Wednesday, December 17, 2008

The Pragmatic Assessment of Religious Belief

A couple of months ago, John Shook expressed his frustration with the tactics used by religious believers to immunize their beliefs from rational criticism. One of his concerns had to do with the pragmatic assessment of religion, especially Christianity. The idea behind pragmatic assessment is, roughly, that one way to evaluate a belief system is to look at how it affects behavior. If these effects are positive, then that speaks in favor of the belief system. If the effects are negative, then that speaks against it.

Now there are a range of difficulties here that I could get into, having to do with how we arrive at the value system that we then make use of for the sake of doing pragmatic assessments of beliefs. But I will set that issue aside for now (perhaps taking it up in a future post), and assume that we at least have a general consensus on basic values that we can appeal to when assessing the pragmatic effects of beliefs and belief systems.

Shook clearly thinks that there is considerable bad behavior that can be directly linked to Christianity—such things, I suppose, as crusades and witch burnings and Inquisitions; although I would also add the heterosexist marginalization of gays and lesbians and the patriarchal subordination of women. Shook’s first complaint is that, when confronted with this sordid history, Christians will say that “it’s the bad Christians doing the bad things (or they really weren’t Christians at all).”

His second complaint focuses on the use of the Christian doctrine of original sin. “Very convenient,” Shook complains, “how Christianity ensures that we are already such bad sinners that no bad behavior at all need ever be attributed to a Christian belief.”

Now I think there is some merit to both of Shook’s complaints. And any reader of my book will know that I take pragmatic assessment of belief very seriously. In fact, it is one of the main aims of my book to distinguish between ways of being religious that are pragmatically pernicious, and ways of being religious that are pragmatically benign. In a recent post on this blog, I attacked the doctrine of hell on essentially pragmatic grounds, arguing that the doctrine tends to promote and perpetuate ideological in-group/out-group dichotomies.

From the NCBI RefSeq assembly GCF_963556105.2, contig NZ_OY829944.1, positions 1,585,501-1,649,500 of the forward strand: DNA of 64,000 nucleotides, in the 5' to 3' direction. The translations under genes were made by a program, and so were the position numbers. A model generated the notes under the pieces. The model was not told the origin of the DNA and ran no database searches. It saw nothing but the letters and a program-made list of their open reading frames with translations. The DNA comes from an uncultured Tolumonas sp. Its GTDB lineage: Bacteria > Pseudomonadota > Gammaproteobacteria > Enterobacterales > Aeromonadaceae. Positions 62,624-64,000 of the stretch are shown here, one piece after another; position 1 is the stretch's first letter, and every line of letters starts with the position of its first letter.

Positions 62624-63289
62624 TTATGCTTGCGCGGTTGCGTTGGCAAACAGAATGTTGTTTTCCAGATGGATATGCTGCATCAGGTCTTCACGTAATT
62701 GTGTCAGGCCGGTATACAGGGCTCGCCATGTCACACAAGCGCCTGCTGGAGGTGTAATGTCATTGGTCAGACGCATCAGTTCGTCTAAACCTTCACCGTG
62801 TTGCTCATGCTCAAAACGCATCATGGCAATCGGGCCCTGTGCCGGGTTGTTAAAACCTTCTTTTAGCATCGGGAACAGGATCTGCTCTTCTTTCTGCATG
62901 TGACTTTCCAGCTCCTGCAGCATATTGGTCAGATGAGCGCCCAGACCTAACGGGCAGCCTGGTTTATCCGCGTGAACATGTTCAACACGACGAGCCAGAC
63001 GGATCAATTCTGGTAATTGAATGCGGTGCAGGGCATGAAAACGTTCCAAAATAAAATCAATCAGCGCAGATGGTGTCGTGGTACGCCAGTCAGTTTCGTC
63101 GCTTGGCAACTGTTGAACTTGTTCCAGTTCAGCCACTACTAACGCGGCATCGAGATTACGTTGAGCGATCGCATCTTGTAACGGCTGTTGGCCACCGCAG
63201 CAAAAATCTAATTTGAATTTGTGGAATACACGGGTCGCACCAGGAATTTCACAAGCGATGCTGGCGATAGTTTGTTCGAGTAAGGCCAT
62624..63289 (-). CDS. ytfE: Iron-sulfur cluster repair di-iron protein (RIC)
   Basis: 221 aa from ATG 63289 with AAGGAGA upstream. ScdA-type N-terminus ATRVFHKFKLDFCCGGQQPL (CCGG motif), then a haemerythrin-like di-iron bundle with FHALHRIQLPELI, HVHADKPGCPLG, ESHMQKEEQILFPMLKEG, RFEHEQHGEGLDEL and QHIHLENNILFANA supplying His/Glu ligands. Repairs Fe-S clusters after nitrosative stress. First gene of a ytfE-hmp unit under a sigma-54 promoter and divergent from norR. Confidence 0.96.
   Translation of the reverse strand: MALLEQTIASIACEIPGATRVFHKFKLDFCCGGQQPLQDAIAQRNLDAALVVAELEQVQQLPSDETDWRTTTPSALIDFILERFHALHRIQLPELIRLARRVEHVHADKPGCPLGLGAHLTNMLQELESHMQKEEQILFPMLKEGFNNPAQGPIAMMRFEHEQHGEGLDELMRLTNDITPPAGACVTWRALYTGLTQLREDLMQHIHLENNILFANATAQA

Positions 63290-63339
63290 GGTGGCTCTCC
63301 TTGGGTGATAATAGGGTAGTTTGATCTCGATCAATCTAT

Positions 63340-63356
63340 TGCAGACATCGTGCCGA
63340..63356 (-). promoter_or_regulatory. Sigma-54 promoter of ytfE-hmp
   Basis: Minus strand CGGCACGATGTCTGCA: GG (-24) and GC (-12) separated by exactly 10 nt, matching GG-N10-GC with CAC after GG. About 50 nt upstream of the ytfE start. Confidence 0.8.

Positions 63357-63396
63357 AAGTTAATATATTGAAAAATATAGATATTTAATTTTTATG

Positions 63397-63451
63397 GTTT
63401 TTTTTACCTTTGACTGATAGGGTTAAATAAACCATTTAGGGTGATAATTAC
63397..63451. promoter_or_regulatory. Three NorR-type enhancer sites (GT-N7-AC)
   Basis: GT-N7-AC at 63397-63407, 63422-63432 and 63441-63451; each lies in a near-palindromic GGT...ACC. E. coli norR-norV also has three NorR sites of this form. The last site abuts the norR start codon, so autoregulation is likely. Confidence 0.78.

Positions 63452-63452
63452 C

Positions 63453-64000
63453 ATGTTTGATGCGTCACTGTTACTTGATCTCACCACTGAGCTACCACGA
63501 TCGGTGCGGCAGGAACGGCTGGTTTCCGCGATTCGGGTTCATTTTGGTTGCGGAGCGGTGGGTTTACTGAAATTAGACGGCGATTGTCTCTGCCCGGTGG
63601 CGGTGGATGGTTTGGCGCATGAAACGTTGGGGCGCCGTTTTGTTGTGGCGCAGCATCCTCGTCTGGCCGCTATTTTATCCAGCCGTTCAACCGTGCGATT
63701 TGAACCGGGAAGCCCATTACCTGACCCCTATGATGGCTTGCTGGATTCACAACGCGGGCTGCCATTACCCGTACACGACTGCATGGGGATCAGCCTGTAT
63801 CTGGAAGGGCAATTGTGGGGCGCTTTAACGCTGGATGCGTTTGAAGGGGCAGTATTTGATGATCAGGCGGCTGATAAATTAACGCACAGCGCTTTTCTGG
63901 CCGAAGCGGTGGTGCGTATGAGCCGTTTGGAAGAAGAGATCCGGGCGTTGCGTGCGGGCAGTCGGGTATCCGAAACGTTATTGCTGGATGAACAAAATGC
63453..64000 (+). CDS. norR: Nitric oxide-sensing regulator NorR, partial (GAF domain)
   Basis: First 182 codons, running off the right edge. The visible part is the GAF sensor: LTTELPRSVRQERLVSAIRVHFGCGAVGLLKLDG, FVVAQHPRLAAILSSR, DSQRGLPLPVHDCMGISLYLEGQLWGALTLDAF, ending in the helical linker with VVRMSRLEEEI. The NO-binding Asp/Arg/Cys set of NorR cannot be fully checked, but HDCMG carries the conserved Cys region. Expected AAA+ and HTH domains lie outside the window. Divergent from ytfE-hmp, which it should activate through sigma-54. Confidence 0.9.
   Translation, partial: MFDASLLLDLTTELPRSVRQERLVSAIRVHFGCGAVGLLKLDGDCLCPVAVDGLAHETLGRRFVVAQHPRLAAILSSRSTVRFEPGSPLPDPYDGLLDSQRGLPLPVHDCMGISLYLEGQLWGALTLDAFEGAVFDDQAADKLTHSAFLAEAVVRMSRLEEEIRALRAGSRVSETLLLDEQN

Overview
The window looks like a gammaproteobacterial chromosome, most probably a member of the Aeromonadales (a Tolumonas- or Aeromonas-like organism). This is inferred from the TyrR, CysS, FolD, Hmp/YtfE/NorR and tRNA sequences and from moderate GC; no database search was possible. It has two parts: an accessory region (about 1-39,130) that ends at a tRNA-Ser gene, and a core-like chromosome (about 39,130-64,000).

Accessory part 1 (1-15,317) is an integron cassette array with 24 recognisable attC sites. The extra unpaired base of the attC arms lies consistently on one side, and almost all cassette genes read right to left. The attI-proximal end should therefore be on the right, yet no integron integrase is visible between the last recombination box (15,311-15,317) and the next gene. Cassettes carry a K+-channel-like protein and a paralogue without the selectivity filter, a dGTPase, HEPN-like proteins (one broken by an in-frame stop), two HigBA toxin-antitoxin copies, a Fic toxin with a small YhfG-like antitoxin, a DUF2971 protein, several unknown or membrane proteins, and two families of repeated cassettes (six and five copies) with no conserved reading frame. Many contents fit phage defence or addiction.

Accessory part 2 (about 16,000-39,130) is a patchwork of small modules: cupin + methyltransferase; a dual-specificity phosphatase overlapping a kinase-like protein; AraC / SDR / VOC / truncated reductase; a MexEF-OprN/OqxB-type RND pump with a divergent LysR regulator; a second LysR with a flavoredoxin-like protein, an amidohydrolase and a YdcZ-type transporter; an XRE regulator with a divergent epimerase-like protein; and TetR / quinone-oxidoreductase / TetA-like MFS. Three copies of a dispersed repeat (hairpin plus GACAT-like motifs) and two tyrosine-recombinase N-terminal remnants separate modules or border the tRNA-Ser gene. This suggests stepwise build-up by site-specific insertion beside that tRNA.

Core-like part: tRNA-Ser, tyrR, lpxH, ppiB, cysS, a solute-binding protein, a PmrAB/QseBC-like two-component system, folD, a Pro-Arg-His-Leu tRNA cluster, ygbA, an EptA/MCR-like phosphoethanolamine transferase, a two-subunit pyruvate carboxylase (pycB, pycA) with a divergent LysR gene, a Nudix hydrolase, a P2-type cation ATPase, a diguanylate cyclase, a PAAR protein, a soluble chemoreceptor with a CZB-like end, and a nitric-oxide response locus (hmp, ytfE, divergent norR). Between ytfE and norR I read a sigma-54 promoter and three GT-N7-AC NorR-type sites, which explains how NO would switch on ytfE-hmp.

Although I think Shook is right that some Christians throw up smoke screens to block pragmatic assessments of their beliefs, I think we need to make some distinctions so as not to cast blame where it isn’t deserved.

First, there’s a difference between, on the one hand, resisting pragmatic criticism of your faith by blaming all the bad things done in its name on “bad” Christians or pretenders to the faith, and, on the other hand, pointing out that there are different versions of Christianity, and that not every version has the same pragmatic effects. The former is an attempt to avoid pragmatic assessment. The latter is an insistence that such pragmatic assessment be conducted with care so as to avoid false generalizations. Furthermore, with any complex belief system, it is never adequate to simply blame the belief system as a whole for specific negative pragmatic consequences. The diagnostic challenge is to identify more specifically where the problem lies. If we don’t take this diagnostic challenge seriously, we risk throwing out the baby with the bathwater.

In my book, I make extensive appeal to Plutarch’s distinction between what he calls religion and what he calls superstition. The former is about living in the hope that the universe is fundamentally on the side of goodness. The latter is about trying to appease a supernatural tyrant in the sky. I maintain that these two phenomena could not be more different, especially on a pragmatic level. And I argue, furthermore, that both the divine command theory of ethics and scriptural fundamentalism, when embraced by Christians, tend to move them away from religion (in Plutarch’s sense) and into the dangerous domain of superstition. Also, in my book, I distinguish religion from what I call religionism, which is a kind of bifurcating ideology that designates in-groups and out-groups according to religious allegiances. Religionism, like racism and ethnocentrism, is a dangerous belief system that foments violence and oppression. But religious worldviews, experiences, and ways of life needn’t be paired with religionism in this sense.